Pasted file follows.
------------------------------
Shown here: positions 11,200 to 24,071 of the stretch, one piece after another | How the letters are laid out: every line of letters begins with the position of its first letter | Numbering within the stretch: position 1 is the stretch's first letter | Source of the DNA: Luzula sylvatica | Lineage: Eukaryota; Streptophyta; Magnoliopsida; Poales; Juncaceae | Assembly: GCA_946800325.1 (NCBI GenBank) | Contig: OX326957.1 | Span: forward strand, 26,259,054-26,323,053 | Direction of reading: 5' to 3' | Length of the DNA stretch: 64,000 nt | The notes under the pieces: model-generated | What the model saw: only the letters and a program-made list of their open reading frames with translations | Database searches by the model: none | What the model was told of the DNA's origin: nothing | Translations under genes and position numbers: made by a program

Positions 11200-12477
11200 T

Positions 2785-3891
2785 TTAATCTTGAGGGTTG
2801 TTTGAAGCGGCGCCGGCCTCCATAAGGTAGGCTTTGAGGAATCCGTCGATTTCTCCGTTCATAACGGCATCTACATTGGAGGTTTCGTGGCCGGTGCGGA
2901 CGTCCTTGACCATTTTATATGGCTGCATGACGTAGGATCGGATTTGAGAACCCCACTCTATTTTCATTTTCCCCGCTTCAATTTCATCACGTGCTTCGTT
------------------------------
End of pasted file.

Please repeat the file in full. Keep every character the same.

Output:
Shown here: positions 11,200 to 24,071 of the stretch, one piece after another | How the letters are laid out: every line of letters begins with the position of its first letter | Numbering within the stretch: position 1 is the stretch's first letter | Source of the DNA: Luzula sylvatica | Lineage: Eukaryota; Streptophyta; Magnoliopsida; Poales; Juncaceae | Assembly: GCA_946800325.1 (NCBI GenBank) | Contig: OX326957.1 | Span: forward strand, 26,259,054-26,323,053 | Direction of reading: 5' to 3' | Length of the DNA stretch: 64,000 nt | The notes under the pieces: model-generated | What the model saw: only the letters and a program-made list of their open reading frames with translations | Database searches by the model: none | What the model was told of the DNA's origin: nothing | Translations under genes and position numbers: made by a program

Positions 11200-12477
11200 T

Positions 2785-3891
2785 TTAATCTTGAGGGTTG
2801 TTTGAAGCGGCGCCGGCCTCCATAAGGTAGGCTTTGAGGAATCCGTCGATTTCTCCGTTCATAACGGCATCTACATTGGAGGTTTCGTGGCCGGTGCGGA
2901 CGTCCTTGACCATTTTATATGGCTGCATGACGTAGGATCGGATTTGAGAACCCCACTCTATTTTCATTTTCCCCGCTTCAATTTCATCACGTGCTTCGTT